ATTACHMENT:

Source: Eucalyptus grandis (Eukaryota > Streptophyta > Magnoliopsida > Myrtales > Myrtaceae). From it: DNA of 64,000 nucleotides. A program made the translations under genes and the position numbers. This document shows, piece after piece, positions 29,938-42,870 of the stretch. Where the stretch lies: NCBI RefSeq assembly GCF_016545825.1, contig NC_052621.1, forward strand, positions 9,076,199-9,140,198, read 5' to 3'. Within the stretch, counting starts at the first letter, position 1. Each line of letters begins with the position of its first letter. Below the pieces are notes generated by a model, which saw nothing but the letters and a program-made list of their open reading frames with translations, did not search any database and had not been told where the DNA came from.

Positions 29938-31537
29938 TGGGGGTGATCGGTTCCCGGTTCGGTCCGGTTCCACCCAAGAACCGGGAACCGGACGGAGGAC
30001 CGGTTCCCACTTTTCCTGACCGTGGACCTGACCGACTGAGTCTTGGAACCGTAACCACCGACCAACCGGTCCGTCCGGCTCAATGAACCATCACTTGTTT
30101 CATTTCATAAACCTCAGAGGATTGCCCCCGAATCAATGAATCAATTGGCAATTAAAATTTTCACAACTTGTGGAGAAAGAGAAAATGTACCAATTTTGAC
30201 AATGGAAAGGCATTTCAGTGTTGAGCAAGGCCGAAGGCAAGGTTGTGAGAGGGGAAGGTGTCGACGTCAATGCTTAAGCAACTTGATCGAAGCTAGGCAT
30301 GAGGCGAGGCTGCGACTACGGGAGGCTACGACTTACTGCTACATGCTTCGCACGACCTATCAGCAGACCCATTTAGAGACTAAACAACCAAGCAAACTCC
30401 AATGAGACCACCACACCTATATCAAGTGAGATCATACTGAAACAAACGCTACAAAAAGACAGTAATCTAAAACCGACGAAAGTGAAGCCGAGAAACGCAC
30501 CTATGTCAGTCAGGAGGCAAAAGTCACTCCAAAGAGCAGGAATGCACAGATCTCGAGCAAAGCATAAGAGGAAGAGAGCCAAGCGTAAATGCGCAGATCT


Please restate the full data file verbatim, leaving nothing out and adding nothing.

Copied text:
Source: Eucalyptus grandis (Eukaryota > Streptophyta > Magnoliopsida > Myrtales > Myrtaceae). From it: DNA of 64,000 nucleotides. A program made the translations under genes and the position numbers. This document shows, piece after piece, positions 29,938-42,870 of the stretch. Where the stretch lies: NCBI RefSeq assembly GCF_016545825.1, contig NC_052621.1, forward strand, positions 9,076,199-9,140,198, read 5' to 3'. Within the stretch, counting starts at the first letter, position 1. Each line of letters begins with the position of its first letter. Below the pieces are notes generated by a model, which saw nothing but the letters and a program-made list of their open reading frames with translations, did not search any database and had not been told where the DNA came from.

Positions 29938-31537
29938 TGGGGGTGATCGGTTCCCGGTTCGGTCCGGTTCCACCCAAGAACCGGGAACCGGACGGAGGAC
30001 CGGTTCCCACTTTTCCTGACCGTGGACCTGACCGACTGAGTCTTGGAACCGTAACCACCGACCAACCGGTCCGTCCGGCTCAATGAACCATCACTTGTTT
30101 CATTTCATAAACCTCAGAGGATTGCCCCCGAATCAATGAATCAATTGGCAATTAAAATTTTCACAACTTGTGGAGAAAGAGAAAATGTACCAATTTTGAC
30201 AATGGAAAGGCATTTCAGTGTTGAGCAAGGCCGAAGGCAAGGTTGTGAGAGGGGAAGGTGTCGACGTCAATGCTTAAGCAACTTGATCGAAGCTAGGCAT
30301 GAGGCGAGGCTGCGACTACGGGAGGCTACGACTTACTGCTACATGCTTCGCACGACCTATCAGCAGACCCATTTAGAGACTAAACAACCAAGCAAACTCC
30401 AATGAGACCACCACACCTATATCAAGTGAGATCATACTGAAACAAACGCTACAAAAAGACAGTAATCTAAAACCGACGAAAGTGAAGCCGAGAAACGCAC
30501 CTATGTCAGTCAGGAGGCAAAAGTCACTCCAAAGAGCAGGAATGCACAGATCTCGAGCAAAGCATAAGAGGAAGAGAGCCAAGCGTAAATGCGCAGATCT